Hard Rocks And Heavy Metals
Asteroids are small, rocky worlds, with no atmosphere, that revolve around the sun. Too small to be classified as planets, they are categorized as planetoids, or even dwarf planets. In fact, if you were to add up the mass of each asteroid, the total mass would still be smaller than that of Earth’s Moon. But, despite their small size, they are still very dangerous, as many of them have collided with Earth in the past, and many are expected to collide with Earth in the future. Therefore, if there’s an asteroid coming our way, it would be wise to be prepared, which is why scientists are eager to learn as much as they can about asteroids, their orbital characteristics, their numbers and what they are made of. The more we know, the greater the chances of us avoiding a potential disaster in the future.
Planets and asteroids are formed in a similar way. The process that helped create planets is called accretion. When the universe was in its formative stage, two objects would usually collide and remain stuck together, thus forming one larger object. Some of those objects acquired enough mass to become planets, while the others became asteroids. An example which best illustrates that is Ceres, which was once thought of as an asteroid, but is now a dwarf planet, and it goes to show that asteroids might accumulate enough mass to start generating gravity in the future and become planets in their own right. Most asteroid are located between Mars and Jupiter, in area called the Asteroid belt, which holds more than 200 asteroids with a diameter over 100 kilometers. According to research, the belt also contains more than 750,000 asteroids larger than 1 km in diameter, and millions of other smaller ones. Almost all asteroids are irregularly shaped, although there are a few exceptions, like Ceres. Even though they revolve around the Sun, their orbit can be quite erratic, as they appear to randomly tumble through space. Binary asteroids also exist, which occurs when two asteroids orbit around each other. Some of them have been captured by gravity of the neighboring planets and they become moons, such Mars’ moons Deimos and Phobos, as well as outer moons of Jupiter, Saturn, Uranus and Neptune. Seeing as they’ve remained unchanged for 4.6 billions of years, they could prove an interesting subject for research into the properties of the early Solar System.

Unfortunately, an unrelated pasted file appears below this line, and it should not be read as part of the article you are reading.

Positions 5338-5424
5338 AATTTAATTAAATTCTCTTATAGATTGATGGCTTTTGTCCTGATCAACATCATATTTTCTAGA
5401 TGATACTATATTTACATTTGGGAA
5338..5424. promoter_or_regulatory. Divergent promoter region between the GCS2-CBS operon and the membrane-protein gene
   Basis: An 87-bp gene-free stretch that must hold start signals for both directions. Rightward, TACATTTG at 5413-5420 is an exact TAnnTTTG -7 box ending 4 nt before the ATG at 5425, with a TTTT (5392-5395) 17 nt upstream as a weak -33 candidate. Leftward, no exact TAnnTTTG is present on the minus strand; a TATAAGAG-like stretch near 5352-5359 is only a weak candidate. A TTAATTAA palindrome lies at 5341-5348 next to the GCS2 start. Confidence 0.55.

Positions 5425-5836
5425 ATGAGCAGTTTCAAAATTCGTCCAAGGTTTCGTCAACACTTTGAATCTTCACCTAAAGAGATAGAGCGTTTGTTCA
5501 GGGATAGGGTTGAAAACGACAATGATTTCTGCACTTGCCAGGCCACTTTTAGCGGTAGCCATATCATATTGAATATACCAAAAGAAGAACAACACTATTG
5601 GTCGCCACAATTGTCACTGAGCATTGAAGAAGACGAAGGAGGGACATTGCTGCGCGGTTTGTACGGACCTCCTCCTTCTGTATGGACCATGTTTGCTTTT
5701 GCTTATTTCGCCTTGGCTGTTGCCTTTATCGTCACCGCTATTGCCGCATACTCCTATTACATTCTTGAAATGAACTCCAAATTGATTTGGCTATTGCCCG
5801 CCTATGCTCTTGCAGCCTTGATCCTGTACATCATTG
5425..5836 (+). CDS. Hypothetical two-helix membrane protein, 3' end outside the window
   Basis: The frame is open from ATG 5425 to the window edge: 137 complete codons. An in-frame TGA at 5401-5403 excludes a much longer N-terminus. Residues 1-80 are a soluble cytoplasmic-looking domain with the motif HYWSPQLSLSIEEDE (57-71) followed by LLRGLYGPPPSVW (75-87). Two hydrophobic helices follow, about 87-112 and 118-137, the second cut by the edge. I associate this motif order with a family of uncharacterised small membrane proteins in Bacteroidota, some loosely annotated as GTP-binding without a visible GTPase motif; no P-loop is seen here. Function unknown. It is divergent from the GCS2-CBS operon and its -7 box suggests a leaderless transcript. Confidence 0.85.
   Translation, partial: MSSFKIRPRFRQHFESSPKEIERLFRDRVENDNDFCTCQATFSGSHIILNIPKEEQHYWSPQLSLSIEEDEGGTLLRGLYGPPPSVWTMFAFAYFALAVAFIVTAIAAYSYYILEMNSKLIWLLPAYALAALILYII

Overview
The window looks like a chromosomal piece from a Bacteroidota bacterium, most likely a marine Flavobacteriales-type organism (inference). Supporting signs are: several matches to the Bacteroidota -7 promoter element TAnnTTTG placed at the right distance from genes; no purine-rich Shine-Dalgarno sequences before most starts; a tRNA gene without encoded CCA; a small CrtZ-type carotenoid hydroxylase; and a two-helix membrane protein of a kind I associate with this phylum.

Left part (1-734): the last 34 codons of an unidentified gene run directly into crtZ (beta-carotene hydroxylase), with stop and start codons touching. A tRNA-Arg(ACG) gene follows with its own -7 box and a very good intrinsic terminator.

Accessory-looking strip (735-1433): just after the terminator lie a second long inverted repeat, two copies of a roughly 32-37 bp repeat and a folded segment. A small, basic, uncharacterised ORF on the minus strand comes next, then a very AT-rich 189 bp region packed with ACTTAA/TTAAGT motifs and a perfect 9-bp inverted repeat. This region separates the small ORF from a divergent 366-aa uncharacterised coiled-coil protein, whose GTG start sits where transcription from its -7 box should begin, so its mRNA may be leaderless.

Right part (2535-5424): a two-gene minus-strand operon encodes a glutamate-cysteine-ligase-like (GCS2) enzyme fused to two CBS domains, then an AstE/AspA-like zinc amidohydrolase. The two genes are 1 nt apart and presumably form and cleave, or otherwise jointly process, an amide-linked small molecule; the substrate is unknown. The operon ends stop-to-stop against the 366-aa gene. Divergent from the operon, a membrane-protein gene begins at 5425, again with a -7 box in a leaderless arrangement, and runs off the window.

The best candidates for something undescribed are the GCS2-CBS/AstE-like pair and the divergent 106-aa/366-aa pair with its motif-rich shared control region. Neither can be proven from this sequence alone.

Asteroids can be comprised of various substances, depending on what planet they broke away from in a collision, as well as the chemical reactions that might have occurred while orbiting the Solar System. Those that are the closest to the Sun consist of carbon for the most part, while the ones that are further away are made of silicate rock. Asteroid can be composed out of various metals too, the most common one being iron, with about 80%, and the rest being nickel, iridium, platinum, gold and many others. According to astronomers, one metal-rich asteroid contains more metal than has ever been used by the entire human race.